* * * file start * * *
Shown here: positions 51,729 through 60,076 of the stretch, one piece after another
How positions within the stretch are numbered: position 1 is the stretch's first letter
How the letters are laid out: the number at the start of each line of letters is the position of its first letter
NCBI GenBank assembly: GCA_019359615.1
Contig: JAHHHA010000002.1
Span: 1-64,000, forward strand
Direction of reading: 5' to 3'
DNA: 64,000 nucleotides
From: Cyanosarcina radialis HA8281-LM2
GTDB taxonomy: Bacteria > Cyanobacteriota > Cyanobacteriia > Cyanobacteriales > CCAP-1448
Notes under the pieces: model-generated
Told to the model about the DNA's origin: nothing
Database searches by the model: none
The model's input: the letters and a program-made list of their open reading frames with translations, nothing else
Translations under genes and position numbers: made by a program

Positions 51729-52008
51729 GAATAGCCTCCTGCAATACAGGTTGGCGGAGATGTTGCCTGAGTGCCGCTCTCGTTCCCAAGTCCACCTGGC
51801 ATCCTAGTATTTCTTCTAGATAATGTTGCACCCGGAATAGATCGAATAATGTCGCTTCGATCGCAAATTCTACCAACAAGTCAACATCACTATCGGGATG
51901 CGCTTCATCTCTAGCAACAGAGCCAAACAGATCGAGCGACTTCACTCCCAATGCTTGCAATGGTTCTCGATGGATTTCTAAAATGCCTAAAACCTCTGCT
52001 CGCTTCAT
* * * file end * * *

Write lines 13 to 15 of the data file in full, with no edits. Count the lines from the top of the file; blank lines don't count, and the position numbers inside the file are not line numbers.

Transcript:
Database searches by the model: none
The model's input: the letters and a program-made list of their open reading frames with translations, nothing else
Translations under genes and position numbers: made by a program